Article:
Yo Han feels the need to please everyone. His collaborators, supervisor, office mates, faculty staff and his family (they’re low on the list though). Overly ambitious yet with the weight of the world on his shoulders, he sighs:
How can I feel less pressure in my work?
Dear Yo Han,
Don’t worry so much. I know it’s a stupid answer, and some people just seem to not be able to take their minds off of their work, but it’s the most appropriate answer I feel. So what if you hand in that paragraph tomorrow instead of today? So what if you take a day off of work to spend it with your family, and meet with your supervisor next week? So what if your model does not work properly yet, let’s take the month to find and correct all of those bugs. It’s not insurmountable to finish your work later compared to your original, somewhat overly positive estimate of how long your tasks would take you. Your career is not going to be over, your office mates will not laugh you out of the building and your supervisor is not going to stare you down for the whole of next week out of sheer disappointment. I don’t know if you’ve noticed: science is hard. It’s difficult, it takes time, it’s frustrating and you only feel rewarded after you’ve put in a lot of effort. So it’s okay if it takes some time, and you don’t need to burn yourself out to try and finish every yesterday instead of tomorrow.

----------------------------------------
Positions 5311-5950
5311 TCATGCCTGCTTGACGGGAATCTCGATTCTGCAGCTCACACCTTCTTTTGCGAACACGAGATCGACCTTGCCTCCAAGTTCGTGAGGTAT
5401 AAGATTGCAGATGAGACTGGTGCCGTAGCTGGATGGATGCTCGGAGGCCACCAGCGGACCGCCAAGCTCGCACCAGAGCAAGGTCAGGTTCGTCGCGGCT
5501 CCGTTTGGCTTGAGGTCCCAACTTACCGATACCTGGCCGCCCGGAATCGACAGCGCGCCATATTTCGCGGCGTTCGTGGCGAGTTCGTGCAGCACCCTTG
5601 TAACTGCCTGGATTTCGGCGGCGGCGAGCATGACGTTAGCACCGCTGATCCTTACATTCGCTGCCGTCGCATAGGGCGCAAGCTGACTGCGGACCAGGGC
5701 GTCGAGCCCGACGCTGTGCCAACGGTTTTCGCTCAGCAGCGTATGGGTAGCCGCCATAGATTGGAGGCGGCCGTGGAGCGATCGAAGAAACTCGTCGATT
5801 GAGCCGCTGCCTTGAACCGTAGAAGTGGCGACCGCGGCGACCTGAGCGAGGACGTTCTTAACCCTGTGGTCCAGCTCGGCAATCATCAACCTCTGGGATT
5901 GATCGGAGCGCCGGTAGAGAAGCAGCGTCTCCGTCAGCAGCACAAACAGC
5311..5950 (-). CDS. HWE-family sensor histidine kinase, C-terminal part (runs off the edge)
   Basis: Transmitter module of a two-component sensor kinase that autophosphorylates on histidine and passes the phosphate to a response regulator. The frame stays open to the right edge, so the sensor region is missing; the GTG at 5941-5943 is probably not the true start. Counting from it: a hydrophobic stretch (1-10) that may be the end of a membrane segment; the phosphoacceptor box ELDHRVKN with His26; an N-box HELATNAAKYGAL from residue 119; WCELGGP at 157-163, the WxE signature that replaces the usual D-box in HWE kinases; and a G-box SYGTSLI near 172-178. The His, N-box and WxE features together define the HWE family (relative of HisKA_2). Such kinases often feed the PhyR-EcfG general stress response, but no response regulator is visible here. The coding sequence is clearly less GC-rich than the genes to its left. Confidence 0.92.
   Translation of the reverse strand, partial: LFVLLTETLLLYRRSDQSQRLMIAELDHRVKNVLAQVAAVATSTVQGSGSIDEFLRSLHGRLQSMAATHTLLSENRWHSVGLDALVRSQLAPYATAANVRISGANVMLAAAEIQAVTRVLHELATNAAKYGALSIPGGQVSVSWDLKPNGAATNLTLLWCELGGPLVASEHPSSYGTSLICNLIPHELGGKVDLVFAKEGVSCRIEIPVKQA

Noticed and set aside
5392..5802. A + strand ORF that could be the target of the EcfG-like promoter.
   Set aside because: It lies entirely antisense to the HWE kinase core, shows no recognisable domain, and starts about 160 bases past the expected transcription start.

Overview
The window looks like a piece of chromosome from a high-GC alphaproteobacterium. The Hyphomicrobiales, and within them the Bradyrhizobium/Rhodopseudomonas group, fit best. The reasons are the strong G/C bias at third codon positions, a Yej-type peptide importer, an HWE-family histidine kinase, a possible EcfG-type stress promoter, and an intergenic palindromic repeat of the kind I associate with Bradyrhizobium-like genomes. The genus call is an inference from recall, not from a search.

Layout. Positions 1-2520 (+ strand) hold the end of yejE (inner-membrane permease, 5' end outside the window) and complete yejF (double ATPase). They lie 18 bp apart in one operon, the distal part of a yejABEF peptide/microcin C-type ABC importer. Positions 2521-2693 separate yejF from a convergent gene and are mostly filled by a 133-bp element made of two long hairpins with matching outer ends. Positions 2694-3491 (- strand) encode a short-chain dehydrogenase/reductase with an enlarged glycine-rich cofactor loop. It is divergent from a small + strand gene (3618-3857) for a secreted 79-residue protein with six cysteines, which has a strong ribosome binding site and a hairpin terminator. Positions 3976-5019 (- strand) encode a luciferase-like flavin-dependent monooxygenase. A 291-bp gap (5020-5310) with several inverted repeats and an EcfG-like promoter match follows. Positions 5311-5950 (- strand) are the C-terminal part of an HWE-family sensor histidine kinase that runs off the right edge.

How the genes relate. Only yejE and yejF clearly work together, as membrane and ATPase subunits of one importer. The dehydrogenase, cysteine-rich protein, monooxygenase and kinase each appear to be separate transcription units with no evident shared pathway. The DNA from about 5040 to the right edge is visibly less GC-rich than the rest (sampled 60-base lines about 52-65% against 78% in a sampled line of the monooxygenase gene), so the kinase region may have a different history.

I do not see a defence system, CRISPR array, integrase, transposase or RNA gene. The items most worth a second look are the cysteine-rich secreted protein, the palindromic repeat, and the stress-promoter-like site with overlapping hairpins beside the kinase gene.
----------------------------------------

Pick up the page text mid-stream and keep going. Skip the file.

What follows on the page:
Just to add a little controversy to the mix; why don’t you take your project schedule and drop it right into the perfect place for it? The trash bin (be it on your computer, or the one in your office/room). I’m not saying you should excessively procrastinate (like I am whilst writing this blog) but it’s best to realise that you still want to do science in ten years from now. You won’t make that if you keep up your current stress levels. Take a walk outside, take the weekend off, and find yourself a nice beach to stroll at over a well-deserved holidays. Live a little.
The Sassy Scientist
PS: This post was written all relaxed.